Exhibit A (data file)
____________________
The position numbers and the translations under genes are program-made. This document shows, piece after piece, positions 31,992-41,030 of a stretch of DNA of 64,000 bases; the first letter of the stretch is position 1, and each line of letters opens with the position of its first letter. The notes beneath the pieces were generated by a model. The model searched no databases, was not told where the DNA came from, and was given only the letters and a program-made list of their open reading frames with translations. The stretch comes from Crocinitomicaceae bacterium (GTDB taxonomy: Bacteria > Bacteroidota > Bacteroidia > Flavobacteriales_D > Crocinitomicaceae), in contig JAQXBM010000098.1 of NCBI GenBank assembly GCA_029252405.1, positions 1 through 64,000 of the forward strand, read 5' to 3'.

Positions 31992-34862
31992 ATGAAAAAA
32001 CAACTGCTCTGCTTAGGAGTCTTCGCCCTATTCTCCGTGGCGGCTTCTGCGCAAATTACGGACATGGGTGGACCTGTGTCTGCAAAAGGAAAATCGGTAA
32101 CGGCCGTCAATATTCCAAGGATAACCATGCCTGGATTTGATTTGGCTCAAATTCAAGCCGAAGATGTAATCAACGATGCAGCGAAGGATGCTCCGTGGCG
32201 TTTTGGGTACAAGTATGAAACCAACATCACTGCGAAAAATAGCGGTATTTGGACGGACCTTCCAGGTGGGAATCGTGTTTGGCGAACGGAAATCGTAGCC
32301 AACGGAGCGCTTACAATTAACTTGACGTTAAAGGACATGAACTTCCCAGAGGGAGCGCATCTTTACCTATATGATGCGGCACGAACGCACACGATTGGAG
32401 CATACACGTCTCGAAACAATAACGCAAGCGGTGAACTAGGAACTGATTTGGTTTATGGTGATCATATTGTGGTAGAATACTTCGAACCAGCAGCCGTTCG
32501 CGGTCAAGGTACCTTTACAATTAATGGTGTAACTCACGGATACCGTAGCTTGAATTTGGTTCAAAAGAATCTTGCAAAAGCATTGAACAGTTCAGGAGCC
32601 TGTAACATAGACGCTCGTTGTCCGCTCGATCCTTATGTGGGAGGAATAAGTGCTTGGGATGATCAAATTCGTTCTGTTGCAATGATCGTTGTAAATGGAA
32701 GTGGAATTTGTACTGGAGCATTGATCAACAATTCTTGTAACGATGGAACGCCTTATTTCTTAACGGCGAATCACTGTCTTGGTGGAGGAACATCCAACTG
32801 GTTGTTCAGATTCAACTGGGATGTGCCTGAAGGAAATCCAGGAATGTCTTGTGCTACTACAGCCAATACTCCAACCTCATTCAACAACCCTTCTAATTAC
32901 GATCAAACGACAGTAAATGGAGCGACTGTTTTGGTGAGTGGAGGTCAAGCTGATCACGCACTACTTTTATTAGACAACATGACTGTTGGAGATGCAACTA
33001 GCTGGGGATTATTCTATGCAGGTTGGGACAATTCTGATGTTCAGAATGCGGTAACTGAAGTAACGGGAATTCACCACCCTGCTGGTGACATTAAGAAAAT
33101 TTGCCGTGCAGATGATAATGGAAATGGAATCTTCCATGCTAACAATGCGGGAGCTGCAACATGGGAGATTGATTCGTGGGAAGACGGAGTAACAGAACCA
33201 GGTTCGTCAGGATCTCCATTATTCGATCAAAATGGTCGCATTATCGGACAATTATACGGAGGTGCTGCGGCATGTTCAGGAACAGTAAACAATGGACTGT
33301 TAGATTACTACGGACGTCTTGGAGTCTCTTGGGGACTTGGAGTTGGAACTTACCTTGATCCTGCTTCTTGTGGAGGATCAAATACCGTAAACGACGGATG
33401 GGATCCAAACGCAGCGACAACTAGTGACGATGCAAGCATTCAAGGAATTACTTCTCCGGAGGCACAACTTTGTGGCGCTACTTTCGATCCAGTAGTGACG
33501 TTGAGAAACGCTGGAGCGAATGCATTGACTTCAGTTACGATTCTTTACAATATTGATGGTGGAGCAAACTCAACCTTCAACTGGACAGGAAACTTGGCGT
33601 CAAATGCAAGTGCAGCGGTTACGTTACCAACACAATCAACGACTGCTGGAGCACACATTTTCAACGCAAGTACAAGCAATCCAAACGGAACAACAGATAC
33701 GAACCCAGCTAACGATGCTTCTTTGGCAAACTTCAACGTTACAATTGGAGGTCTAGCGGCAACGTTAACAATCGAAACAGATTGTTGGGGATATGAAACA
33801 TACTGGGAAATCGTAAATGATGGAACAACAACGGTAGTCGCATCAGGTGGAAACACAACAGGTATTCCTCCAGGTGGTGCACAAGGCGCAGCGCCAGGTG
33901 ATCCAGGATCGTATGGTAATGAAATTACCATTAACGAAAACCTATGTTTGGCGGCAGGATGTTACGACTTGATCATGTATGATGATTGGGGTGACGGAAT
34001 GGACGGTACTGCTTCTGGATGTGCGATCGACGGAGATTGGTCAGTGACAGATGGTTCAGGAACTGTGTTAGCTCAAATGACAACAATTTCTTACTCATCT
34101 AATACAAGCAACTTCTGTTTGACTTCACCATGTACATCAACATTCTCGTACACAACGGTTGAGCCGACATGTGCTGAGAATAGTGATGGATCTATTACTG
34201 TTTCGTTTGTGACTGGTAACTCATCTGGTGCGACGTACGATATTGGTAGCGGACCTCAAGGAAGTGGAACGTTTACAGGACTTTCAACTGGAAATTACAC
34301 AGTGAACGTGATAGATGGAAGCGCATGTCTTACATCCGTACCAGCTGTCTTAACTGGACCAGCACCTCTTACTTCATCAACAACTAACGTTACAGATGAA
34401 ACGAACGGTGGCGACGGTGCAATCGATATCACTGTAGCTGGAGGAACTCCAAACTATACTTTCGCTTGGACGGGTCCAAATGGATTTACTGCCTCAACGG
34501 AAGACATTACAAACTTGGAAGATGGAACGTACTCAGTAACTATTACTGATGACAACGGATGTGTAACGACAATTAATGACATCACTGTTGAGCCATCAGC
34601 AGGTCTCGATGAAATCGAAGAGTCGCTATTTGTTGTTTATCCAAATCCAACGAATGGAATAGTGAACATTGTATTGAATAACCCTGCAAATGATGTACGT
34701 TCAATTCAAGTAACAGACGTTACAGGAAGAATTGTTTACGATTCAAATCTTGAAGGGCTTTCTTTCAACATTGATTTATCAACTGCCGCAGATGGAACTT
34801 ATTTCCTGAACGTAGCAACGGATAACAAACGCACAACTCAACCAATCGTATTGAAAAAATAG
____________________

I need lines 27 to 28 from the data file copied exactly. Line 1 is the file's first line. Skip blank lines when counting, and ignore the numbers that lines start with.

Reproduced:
34301 AGTGAACGTGATAGATGGAAGCGCATGTCTTACATCCGTACCAGCTGTCTTAACTGGACCAGCACCTCTTACTTCATCAACAACTAACGTTACAGATGAA
34401 ACGAACGGTGGCGACGGTGCAATCGATATCACTGTAGCTGGAGGAACTCCAAACTATACTTTCGCTTGGACGGGTCCAAATGGATTTACTGCCTCAACGG